The irrational veneration of Darwin, I believe is in some ways for secular humanists of the Enlightenment to get back at the Catholic Church’s treatment of science and scientists. Copernicus destroyed our being in a special place in a God created universe. Darwin, specifically by showing that all living creatures on Earth are related through common decent, destroyed the specialty of human beings. We are just another animal species without souls like all the other animals. It was Darwin who destroyed Adam. So the irrational veneration of Darwin is for doing that to the oppressors of science and Enlightenment thinking and reasoning.

However, for me as an American, a MLK holiday is much more important than a Darwin day.

Finally, I think the most significant discovery of mankind is the one made in my hometown Holmdel, New Jersey - That the universe had a beginning. No, I am not advocating for a Penzias and Wilson Holiday but in terms of significance, I go:

  1. Penzias and Wilson
  2. Einstein (not Newton)
  3. Copericus
  4. Darwin

Why Venerate Darwin?
(Retired Professor & Minister.) #6

Yes I can. Very few (if any) organizations and commonly recognized public figures are engaged full-time in discrediting Einstein, Kepler, or Hubble and in denying the value and rationality of their scientific discoveries.

In view of the many organized and well-funded campaigns against Darwin’s science (and Darwin personally)–and the massive disinformation which confuses the public—the “irrational veneration” is mostly a manifestation of what is sometimes casually described as “for every reaction there is an equal and opposite reaction.” So much of the venom aimed at Darwin and the Theory of Evolution has implications denying the validity of science itself. (How many Americans have an unhealthy dose of science denialism because of the falsehoods they’ve been told about Darwin and evolutionary biology?)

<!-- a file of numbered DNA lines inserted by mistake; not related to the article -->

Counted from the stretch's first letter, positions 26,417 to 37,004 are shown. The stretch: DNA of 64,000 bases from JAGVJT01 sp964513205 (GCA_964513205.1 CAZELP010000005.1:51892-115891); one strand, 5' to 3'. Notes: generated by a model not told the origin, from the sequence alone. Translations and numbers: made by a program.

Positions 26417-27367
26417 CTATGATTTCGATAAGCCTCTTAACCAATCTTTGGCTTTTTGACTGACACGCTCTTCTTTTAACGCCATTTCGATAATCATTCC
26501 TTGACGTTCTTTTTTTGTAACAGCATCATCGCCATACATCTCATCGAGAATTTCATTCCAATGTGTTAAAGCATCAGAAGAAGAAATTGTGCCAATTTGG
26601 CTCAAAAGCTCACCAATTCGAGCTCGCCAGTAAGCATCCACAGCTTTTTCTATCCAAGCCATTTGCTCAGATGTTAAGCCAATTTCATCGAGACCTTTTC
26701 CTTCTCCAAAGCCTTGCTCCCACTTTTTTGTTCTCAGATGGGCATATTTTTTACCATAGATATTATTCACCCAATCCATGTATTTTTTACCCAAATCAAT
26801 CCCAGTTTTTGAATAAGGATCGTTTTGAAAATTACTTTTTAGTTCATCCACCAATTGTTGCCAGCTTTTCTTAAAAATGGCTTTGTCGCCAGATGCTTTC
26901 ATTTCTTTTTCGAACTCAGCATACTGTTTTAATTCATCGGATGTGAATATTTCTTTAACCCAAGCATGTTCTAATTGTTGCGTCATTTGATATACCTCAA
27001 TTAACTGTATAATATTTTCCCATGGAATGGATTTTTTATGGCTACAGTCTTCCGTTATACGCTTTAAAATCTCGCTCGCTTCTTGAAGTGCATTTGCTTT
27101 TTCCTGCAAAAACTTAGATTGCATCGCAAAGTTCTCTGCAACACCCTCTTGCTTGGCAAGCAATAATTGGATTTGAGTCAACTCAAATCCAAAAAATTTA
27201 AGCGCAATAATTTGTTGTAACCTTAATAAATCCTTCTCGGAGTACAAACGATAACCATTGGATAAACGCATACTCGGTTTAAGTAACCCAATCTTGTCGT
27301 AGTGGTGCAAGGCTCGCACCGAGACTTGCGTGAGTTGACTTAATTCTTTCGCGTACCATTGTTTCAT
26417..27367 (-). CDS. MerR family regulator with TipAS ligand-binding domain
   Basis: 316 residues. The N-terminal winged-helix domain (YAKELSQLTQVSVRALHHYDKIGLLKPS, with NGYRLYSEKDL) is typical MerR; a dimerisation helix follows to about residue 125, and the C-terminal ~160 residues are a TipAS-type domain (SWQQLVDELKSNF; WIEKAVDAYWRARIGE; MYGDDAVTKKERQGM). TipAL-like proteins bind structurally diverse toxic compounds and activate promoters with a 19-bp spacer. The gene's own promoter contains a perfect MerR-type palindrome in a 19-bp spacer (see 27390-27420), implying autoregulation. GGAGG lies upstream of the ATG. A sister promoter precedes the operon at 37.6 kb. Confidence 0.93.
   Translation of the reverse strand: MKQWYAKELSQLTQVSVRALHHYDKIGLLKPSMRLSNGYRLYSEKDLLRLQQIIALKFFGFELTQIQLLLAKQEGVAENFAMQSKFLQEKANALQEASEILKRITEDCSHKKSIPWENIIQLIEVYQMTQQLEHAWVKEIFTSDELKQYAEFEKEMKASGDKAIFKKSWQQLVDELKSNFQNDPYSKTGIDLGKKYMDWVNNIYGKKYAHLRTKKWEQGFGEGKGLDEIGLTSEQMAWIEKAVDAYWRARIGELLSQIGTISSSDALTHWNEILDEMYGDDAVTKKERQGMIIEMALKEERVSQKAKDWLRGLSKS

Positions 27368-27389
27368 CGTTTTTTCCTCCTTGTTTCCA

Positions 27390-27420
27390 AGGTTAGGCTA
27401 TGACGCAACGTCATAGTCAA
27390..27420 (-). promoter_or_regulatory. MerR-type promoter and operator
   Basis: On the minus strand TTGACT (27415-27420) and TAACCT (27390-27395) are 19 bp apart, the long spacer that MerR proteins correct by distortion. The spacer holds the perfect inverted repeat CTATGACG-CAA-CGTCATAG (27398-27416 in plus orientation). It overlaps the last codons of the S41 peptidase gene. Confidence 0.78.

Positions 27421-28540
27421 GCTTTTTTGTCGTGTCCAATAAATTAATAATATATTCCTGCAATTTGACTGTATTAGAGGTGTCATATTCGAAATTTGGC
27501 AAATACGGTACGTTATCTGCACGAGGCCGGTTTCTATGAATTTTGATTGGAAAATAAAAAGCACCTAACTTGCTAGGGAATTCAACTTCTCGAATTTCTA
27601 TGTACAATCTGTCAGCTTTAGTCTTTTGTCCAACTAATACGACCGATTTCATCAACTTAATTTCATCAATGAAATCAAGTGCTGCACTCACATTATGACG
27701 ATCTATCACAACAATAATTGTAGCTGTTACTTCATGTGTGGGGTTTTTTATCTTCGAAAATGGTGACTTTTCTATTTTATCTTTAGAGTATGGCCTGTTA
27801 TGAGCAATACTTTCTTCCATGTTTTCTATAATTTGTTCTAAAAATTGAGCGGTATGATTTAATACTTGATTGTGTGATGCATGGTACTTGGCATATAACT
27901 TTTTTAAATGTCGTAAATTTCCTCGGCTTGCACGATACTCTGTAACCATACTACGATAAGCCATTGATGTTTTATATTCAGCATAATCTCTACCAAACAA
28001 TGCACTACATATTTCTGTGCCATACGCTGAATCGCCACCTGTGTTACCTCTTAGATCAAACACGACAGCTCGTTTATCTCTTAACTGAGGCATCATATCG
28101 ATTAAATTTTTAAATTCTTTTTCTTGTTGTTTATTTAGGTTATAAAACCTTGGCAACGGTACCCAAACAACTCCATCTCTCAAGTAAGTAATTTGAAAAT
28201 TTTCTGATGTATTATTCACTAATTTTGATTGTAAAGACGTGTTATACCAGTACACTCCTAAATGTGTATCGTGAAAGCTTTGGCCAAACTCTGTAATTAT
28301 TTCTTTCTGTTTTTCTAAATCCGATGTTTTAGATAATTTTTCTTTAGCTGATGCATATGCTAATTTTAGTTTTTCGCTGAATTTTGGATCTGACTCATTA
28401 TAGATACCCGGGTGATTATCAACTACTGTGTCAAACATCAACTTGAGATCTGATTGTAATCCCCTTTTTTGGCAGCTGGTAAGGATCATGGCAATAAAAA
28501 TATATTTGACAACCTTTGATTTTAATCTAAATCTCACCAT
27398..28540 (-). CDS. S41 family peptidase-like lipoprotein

So even if I dislike the “irrational veneration”, I can very much understand why it is essential that Darwin’s contribution (and the evolutionary biology discoveries which followed for over a century and a half since Darwin) be defended and explained.

Is the strong push-back represented by “Darwin veneration” irrational? I suppose it depends upon how one defines “irrational.” Yes, that veneration can be excessive. Sometimes it even involves irrational anti-religion nonsense which have no scientific basis. But I think it is to be expected in the light of the irrational opposition from so many vocal opponents.


(Retired Professor & Minister.) #7

Unfortunately, what has been called The Conflict Thesis is itself a myth and irrational. I can think of very very few historians of science who still support The Conflict Thesis. (Yes, many scientists—and journalists and much of the general public—are unaware of this fact. Of course, most scientists have very limited foundations and training in the history of science.)

I’m not a Roman Catholic and I’m not generally known for defending RC decisions down through the centuries. But I’m well aware that the cases of Copernicus and Galileo are often misunderstood by non-historians. I also know that the RC Church did much to fund and defend scientists in an era of several centuries when scientists were extremely vulnerable to attack by non-scientists who didn’t understand what they did and who often feared that the scientists might pose a danger to their communities.

No. Indeed, it has been a long time since I read Darwin’s books but I do recall Darwin denying the idea that evolution somehow destroyed “the speciality of human beings.” Furthermore, for centuries many theologians have stated that the Imago Dei which makes humans special is not necessarily an anatomical or biological set of features or traits. Common Descent does not at all destroy the “speciality of human beings.”

I wish I had more time to expound upon these very interesting topics but my schedule has not been allowing much forum time.


(T J Runyon) #8

I think those other scientists should have days as well. But Darwin explained life. Something we are a part of. Life means a little more to us than Gravity I guess. So maybe a little more cause for celebration?


(T J Runyon) #9

realizing the truth of evolution didn’t lower our status. It elevated all other animal’s status. They are even more special to us now because now we know we are all connected and family


(system) #10